It flows through my bloodlinesAug 25, 2021
We are FIXATED on behaviour as a society. We hastily attach meaning and intention to it, and project our own biased (mis)understandings onto it, based on all that lies within US.
For many of us, what ‘lies within’ is the unseen, the unheard and the unknown.
We overlook that our discomfort with the behaviour of our neurodivergent children is a product of not having done the work on ourselves.
Our discomfort is the voice that speaks to our fears, our trauma, our grief, and threatens to undo all of the masking and the walls we’ve often unknowingly built around ourselves, borne from our own survival.
Our discomfort is in our training from birth; our cultural and social conditioning, our bias, our blind compliance with stereotyping, our learnt binary thinking around gender, our racism and sexism.
This is neither bad, nor good. It just is. It is not about blame or shame. It is about survival; surviving a world and a society that we inherently know is not safe for us.
Neurodivergence doesn’t just pop up randomly in our children.
It flows through our bloodlines; is a part of our ancestry.
It has moved through our families since the beginning of time, and we missed it because of where it hid or where it was sent.
It has been hidden in alcoholism and drug addiction.
It has been hidden in institutions.
It has fallen through the cracks in classrooms and left educational institutions with battered self esteem and no education.
It has been hidden behind misdiagnosis and improper, inappropriate care.
It has been hiding underneath the trauma it brings about when it is unrecognised.
It has been disguised behind it’s many characteristics - eating disorders, dyslexia, anxiety.
It has many times been hidden behind other variations of names - indigo child, rainbow child, gifted child, learning disabled, highly sensitive person.
It has been hidden behind our recognition of the most prominent needs of our loved ones-”has bad nerves”, “needs some alone time”, “doesn’t like noise”, “can’t think with too much else going on”, “hates crowds”, “is painfully shy”.
It has been hidden by sprinklings of characteristics of a larger picture thrown at us like generalised anxiety disorder with demand avoidance with social pragmatic communication disorder with a learning disability with sensory processing disorder. Instead of autism.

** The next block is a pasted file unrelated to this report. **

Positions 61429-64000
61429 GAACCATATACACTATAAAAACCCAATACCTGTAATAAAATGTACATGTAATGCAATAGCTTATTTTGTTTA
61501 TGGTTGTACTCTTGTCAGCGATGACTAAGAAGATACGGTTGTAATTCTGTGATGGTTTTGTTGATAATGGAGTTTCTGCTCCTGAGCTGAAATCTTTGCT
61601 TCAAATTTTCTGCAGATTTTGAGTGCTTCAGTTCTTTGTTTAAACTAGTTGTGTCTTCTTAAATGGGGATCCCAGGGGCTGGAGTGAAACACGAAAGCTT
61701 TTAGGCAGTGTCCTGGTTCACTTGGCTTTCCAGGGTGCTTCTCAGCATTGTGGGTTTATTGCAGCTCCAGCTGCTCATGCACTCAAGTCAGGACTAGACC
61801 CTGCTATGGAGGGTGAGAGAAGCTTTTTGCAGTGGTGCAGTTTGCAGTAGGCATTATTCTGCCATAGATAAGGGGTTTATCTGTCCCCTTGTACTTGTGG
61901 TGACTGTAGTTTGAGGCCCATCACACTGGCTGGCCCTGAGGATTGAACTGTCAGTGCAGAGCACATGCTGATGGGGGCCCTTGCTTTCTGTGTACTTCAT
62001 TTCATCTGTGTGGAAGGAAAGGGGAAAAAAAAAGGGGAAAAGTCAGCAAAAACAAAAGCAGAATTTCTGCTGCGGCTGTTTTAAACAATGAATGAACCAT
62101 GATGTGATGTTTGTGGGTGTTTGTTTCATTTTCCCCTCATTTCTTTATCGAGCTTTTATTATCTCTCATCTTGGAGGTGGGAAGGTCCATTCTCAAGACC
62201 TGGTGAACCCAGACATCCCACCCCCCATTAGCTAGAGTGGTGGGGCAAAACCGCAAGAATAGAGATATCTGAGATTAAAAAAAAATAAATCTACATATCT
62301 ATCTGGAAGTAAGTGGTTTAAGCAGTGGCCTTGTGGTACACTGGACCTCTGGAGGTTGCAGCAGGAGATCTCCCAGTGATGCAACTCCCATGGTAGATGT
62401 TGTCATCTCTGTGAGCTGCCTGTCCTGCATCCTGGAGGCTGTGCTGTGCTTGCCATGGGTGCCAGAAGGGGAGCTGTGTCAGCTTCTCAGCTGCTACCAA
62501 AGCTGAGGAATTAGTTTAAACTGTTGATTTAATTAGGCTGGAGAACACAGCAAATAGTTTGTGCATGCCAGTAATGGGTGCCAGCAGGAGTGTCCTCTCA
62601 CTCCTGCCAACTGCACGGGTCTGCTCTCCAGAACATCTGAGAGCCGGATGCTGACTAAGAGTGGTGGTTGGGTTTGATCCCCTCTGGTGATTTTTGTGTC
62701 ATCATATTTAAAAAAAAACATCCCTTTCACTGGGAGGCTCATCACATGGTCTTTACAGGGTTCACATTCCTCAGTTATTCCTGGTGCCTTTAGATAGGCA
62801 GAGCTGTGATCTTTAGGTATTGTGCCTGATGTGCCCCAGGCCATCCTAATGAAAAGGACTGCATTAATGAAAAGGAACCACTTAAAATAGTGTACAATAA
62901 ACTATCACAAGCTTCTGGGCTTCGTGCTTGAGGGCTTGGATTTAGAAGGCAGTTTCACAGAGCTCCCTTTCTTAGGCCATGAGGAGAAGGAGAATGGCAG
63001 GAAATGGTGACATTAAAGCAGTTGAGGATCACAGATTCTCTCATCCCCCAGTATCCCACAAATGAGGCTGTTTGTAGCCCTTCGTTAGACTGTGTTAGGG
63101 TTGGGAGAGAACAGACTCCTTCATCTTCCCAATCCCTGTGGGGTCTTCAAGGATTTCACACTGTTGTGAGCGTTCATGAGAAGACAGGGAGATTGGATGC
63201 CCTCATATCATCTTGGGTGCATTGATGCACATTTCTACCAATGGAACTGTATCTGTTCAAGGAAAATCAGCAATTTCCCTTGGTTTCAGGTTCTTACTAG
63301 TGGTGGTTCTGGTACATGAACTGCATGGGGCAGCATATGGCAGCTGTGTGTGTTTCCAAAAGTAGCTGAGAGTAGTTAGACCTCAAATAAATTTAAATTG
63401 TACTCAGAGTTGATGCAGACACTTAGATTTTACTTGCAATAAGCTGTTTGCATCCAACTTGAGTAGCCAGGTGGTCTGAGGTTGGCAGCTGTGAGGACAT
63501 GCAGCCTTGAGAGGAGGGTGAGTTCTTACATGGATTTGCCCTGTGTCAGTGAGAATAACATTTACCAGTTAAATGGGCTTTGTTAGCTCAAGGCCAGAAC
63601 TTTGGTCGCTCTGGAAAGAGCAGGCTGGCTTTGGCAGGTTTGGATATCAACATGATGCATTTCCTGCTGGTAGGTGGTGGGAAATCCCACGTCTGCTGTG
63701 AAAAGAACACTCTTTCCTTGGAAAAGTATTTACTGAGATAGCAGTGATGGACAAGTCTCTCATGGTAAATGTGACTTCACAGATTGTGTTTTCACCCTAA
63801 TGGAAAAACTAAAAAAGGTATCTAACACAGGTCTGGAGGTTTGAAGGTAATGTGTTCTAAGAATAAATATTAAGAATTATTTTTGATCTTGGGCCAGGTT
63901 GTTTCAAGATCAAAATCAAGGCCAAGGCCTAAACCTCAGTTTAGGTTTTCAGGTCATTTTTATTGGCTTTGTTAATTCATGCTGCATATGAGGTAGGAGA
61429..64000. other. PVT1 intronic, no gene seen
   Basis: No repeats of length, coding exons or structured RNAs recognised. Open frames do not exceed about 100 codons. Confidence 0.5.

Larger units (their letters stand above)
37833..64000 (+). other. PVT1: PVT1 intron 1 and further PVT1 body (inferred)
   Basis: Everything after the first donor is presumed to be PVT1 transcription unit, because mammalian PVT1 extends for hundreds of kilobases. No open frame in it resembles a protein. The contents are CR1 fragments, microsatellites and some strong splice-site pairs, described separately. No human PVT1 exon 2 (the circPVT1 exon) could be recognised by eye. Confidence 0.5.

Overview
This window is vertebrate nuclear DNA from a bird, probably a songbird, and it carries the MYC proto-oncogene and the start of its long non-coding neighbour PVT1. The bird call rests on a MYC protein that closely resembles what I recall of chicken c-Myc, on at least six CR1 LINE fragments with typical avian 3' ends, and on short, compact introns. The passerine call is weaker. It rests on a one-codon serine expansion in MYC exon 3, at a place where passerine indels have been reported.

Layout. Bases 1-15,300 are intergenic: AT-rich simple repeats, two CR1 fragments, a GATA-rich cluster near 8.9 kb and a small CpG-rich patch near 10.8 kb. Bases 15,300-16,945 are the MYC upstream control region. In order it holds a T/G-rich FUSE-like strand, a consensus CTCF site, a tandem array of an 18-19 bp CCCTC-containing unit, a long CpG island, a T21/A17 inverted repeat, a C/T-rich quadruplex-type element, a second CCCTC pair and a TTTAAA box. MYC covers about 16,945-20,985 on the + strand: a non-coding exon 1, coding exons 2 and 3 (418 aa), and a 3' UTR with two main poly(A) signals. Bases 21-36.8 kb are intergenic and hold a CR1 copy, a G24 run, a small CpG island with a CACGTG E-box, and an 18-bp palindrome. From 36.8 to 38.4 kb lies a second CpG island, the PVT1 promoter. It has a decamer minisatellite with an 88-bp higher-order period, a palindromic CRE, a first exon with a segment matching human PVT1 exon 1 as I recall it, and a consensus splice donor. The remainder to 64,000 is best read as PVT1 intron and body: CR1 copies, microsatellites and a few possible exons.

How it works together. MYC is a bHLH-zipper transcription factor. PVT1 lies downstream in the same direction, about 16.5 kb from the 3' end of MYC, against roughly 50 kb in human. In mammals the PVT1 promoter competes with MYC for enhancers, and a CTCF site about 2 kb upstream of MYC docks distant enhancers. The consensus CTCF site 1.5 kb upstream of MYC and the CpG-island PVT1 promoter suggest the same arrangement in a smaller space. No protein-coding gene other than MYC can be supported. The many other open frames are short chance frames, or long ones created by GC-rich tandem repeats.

It has been hidden behind the many Mothers who were shamed and blamed for their children's behaviour and held themselves responsible as failing in their parental duties.
It has been hidden behind the parents who blamed ourselves for our children's struggles because we were the same and if only we could be better, so would our children.
When we begin to recognise neurodivergence as identity and culture, everything we know and understand about it changes.
Changes us. Moves us. Shifts us. Awakens us.
Makes us angry.
We come away with the knowledge that our identity and culture, that our rite of passage, that our community has been withheld from many of us.
All because who we are has been sold to us as disorder. Medical disorder.
The idea that we are inherently flawed and can be improved as human beings has been sold to our parents, our families, the society we live and work in.
And our inability as neurodivergent people to convince society otherwise is more often than not, thwarted by our own internalised discrimination against ourselves; our internalised ableism.
The self loathing we are left to overcome. To heal from.
The lies we’ve been told about ourselves.
I am not disordered. I am disabled.
I am autistic. ADHD. PDA. Mother. Daughter. Sister. Friend. Educator. Human.
I found myself when I found my community-the autistic community.
I began to live when I discovered my culture-disabled culture.
And I almost died many times on the way.
P.S Hey, interested in learning more about autistic identity and culture? Our signature 12 week program 'inTune Families' for families and professionals supporting autistic people closes in three days.
To learn more, visit our page by clicking here.
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